Wednesday, October 3, 2007

Assisted Living: Financing, Choosing and Monitoring

One of the largest potential expenses an elderly person faces is assisted living. Assisted living is for those that have difficulty living independently, but are still capable to some degree of taking care of themselves. Assisted living facilities provide a resident with individual space—usually an apartment or a large room that is comparable to a studio apartment. They also provide meals and help with daily needs like bathing, dressing, taking medication, and getting around. The facility may be as small as a large house, or as large as an apartment complex.

I. Financing Assisted Living

The cost of assisted living is high and headed higher. It’s not unusual in large urban areas to pay $5,000 or more a month. That translates into $60,000+ a year. Medicare does not cover the cost of assisted living. Neither does Medicaid. There are several ways to pay for it.

Long Term Care Insurance. Long term care insurance is growing in popularity because it can cover a substantial amount of the cost of assisted living, as well as other expenses of caring for the elderly. It’s best to buy coverage when you’re under 50 or, better yet, under 40, if possible. The younger you buy, the more likely the premiums will fit within your budget. If you wait to buy long term care insurance until you are in your late 50s or early 60s, the cost will be very high (several thousand dollars a year per person).

Savings and other assets. The potential need for assisted living and other care is one of the strongest reasons for saving scrupulously when you’re younger. If you can’t afford long term care insurance or don’t want to buy it, having a pool of savings will give you peace of mind. Another alternative is to sell non-cash assets. If you won’t be driving your ’71 ‘Cuda convertible with the 426 hemi engine any longer, consider selling it to raise money for the costs of assisted living.

Sell the house. If you weren’t a good saver, but always paid the mortgage on time, you may have entered retirement with your house free and clear of debt. If so, good for you, because the house can be sold to pay for assisted living. Forget about a reverse mortgage—you can’t get a reverse mortgage if you’re not going to live in your house. If you already have a reverse mortgage on the house, you may not be able to raise much money by selling the house, because the reverse mortgage has to be paid first. That’s a reason to be cautious about taking out a reverse mortgage.

Family. Members of your family may be willing to help cover the cost of assisted living. This, of course, is a question each family must decide for itself. If you don’t want to turn to your children, buy insurance and/or save.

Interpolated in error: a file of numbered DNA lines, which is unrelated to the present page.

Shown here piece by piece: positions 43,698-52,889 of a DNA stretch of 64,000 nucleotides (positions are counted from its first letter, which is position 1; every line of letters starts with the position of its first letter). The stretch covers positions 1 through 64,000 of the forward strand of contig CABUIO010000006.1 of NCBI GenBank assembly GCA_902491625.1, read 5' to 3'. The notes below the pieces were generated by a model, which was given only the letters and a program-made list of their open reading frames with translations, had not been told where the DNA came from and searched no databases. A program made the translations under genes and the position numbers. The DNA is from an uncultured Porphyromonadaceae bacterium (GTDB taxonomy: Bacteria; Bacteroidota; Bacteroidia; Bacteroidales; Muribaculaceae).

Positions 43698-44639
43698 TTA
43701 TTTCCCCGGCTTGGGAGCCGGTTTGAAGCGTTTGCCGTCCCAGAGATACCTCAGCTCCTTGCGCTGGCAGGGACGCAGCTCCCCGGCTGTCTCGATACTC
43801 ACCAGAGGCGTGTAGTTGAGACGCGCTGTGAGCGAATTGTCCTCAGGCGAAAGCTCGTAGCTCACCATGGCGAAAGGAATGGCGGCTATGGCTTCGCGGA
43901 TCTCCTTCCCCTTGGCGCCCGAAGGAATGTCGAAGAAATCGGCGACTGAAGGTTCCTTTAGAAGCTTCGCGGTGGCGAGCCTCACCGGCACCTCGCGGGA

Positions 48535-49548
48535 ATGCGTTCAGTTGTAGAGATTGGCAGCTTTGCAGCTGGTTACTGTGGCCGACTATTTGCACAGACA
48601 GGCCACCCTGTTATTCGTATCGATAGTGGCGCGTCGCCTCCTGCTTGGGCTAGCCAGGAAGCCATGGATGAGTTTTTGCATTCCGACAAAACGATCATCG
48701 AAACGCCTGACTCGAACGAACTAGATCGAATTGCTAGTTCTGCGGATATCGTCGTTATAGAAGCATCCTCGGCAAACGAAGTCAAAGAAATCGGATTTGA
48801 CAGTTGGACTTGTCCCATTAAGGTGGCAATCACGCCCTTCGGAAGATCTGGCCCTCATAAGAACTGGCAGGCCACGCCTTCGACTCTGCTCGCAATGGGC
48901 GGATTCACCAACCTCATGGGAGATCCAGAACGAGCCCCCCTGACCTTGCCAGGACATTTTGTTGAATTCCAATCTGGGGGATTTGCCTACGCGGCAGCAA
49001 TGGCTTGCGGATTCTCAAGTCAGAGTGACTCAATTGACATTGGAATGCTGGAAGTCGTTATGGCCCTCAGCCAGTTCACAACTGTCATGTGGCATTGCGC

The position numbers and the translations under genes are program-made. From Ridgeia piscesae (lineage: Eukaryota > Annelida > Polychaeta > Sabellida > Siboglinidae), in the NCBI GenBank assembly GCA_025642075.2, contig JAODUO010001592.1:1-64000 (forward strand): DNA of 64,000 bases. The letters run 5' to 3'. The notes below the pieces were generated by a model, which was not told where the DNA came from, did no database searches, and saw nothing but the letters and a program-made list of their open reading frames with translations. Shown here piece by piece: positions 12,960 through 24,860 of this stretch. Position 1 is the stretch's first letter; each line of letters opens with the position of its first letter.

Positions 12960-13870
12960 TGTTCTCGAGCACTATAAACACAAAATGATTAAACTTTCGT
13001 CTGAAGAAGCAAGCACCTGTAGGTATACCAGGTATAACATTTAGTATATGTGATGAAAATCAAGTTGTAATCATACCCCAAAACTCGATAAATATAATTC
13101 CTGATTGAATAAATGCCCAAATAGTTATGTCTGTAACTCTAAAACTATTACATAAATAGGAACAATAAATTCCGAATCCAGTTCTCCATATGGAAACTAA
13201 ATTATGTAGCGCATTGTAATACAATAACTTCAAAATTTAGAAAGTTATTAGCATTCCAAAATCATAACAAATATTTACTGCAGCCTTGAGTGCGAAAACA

II. Choosing a Facility

By the time an elderly person needs assisted living, choosing a facility will likely be the responsibility of a younger member of the family. Almost by definition, the elderly person won’t be mentally or physically capable of driving around and inspecting a number of places. So, if you’re the person responsible for choosing a facility, here are a few things to keep in mind.

State licensing. Many states require assisted living facilities to be licensed. Check to see if that’s the case in your state, and ask the state government if the facilities you’re considering are properly licensed. Also find out if the facility (or its parent company) is the subject of any enforcement or disciplinary proceedings. Ask the state government if you can obtain the results of any inspections of the facilities (probably not, but it doesn’t hurt to ask).

Visit the Facilities. Personally visit every facility that’s under consideration. Take a tour. Ask every question that comes to mind. Don’t be shy or reticent. Your loved one may be living here soon, so be a tough customer. The facility will have its sales staff give you the tour, so you won't learn about the place's imperfections unless you're nosy.

Try to get a look at some of the current residents. If you’re relatively young, seeing elderly folks in a setting like assisted living can be somewhat of a shock. They are frail and move slowly. Many aren't very alert, and some barely seem coherent. Without doing anything you would consider rude or instrusive, though, try to evaluate how the residents are doing. Do they appear content? Do they seem comfortable? Do they look like they’re doped up? Do they appear unhappy? Do they seem frightened or intimidated by the staff? If possible, consider engaging one or more of them in a brief conversation and ask how they like the place.